Rub inside of fondue pot thoroughly with the garlic. Some people leave one piece of garlic in the pot.
Add wine, lemon juice and handful of cheese. Place pot over low heat and stir gently but constantly so that cheese melts evenly as the wine heats. Continue adding cheese, a handful at a time, until it is all used.
Meanwhile, mix kirsch and cornstarch. As soon as cheese mixture begins to boil gently, add kirsch mixture in a stream and continue stirring constantly 1 minute more, or until fondue is bubbling gently. Add dash of pepper and nutmeg.
Transfer pot to table-top heater and adjust temperature so that fondue continues to bubble gently.
After fondue is finished, turn off heat source, let pot cool few minutes, then use a metal spatula, such as a pancake turner, to scrape away slightly charred cheese in bottom. This is passed around as finger food to be enjoyed by guests.
Makes 4 servings
1/2 cup very hot brewed coffee
1/2 cup sugar
3 / 4 cup unsweetened Dutch-processed cocoa powder
1/2 cup light corn syrup
4 ounces semisweet chocolate, chopped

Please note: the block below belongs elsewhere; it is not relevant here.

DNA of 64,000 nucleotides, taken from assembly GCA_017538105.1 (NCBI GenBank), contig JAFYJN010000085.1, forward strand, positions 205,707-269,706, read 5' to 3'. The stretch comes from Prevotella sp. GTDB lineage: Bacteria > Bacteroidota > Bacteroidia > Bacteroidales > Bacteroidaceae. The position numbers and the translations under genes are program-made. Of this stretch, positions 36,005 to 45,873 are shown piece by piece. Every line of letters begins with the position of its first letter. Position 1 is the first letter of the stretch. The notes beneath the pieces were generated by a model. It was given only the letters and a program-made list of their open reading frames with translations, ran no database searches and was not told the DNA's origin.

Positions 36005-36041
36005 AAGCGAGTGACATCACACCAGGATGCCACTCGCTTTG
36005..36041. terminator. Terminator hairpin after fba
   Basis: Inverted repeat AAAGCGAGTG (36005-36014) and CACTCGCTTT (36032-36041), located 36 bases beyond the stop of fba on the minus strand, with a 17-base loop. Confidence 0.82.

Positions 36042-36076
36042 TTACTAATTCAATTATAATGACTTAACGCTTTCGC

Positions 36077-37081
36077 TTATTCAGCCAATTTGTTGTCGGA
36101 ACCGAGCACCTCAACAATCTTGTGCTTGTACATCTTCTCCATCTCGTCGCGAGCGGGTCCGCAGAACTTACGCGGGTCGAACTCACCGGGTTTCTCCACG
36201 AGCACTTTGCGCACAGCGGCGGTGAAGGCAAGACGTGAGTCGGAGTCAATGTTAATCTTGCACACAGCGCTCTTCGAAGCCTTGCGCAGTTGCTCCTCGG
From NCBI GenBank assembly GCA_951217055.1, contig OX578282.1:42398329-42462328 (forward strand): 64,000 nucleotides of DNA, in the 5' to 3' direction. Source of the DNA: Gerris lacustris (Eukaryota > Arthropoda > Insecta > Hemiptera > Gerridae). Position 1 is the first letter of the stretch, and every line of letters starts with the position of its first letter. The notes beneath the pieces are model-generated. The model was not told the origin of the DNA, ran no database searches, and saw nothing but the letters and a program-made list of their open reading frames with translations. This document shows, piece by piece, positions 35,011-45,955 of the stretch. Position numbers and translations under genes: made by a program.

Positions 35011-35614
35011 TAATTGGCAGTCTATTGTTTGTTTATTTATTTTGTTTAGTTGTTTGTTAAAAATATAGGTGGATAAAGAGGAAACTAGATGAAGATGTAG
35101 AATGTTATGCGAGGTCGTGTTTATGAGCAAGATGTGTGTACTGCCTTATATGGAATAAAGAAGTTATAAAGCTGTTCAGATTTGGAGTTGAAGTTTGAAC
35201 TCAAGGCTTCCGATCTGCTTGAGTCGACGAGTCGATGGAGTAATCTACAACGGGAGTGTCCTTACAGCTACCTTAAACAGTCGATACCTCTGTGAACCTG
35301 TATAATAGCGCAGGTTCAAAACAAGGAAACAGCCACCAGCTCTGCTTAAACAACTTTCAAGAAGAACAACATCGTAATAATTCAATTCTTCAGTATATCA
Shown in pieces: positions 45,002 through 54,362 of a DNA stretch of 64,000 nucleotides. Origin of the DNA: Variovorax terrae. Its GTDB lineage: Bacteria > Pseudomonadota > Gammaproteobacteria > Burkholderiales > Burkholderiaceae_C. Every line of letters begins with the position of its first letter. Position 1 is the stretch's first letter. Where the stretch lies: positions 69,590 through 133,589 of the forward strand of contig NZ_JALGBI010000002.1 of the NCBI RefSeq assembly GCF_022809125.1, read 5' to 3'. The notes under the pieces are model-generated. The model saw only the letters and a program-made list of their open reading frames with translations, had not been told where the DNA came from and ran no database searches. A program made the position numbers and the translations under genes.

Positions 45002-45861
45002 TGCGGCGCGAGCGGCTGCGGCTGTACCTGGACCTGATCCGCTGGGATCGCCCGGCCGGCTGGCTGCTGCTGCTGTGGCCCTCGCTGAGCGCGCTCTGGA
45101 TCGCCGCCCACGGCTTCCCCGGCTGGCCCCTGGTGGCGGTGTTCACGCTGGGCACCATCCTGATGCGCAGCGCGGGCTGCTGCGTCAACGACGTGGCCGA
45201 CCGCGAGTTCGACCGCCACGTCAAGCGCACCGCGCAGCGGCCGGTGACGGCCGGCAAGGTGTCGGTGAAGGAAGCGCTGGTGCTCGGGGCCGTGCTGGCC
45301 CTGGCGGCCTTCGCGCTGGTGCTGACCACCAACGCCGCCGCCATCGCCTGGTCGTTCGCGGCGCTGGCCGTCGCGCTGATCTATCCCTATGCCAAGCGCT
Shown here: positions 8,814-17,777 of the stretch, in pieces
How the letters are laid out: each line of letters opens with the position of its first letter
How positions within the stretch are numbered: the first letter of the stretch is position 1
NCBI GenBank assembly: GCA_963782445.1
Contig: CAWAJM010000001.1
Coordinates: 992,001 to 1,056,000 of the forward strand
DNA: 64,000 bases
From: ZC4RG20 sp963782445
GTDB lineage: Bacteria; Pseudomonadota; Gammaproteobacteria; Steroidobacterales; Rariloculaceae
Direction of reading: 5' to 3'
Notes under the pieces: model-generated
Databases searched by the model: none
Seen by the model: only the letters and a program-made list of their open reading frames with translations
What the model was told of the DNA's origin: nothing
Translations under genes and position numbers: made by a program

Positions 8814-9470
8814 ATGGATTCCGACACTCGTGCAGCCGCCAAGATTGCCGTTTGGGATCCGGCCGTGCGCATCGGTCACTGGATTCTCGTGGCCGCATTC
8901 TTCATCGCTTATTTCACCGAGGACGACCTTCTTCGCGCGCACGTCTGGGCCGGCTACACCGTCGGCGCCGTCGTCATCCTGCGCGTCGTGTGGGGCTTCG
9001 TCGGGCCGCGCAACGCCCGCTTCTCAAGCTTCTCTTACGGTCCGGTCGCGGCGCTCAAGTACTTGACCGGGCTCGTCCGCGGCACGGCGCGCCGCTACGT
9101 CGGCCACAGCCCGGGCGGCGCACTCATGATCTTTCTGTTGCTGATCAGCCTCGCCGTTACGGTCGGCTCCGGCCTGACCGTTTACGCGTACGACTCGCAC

2 tablespoons unsalted butter, softened
cubed, sliced or whole fruit and berries, such as mango, papaya, pineapple, star fruit and strawberries, cubes of vanilla or chocolate pound cake, cookies and marshmallows, for dipping
In medium bowl, whisk together coffee, sugar and cocoa powder. Whisk in corn syrup until completely smooth.
Place chocolate and butter in large, dry bowl or in top of double boiler set over barely simmering water. When chocolate has melted, whisk in cocoa mixture until smooth, blended and well heated through. Pour into fondue pot placed over very low heat or chocolate mixture may scorch or separate. Serve with fruit, cake, cookies or marshmallows.
--Adapted from "Retro Desserts" by Wayne Harley Brachman (HarperCollins, 2000)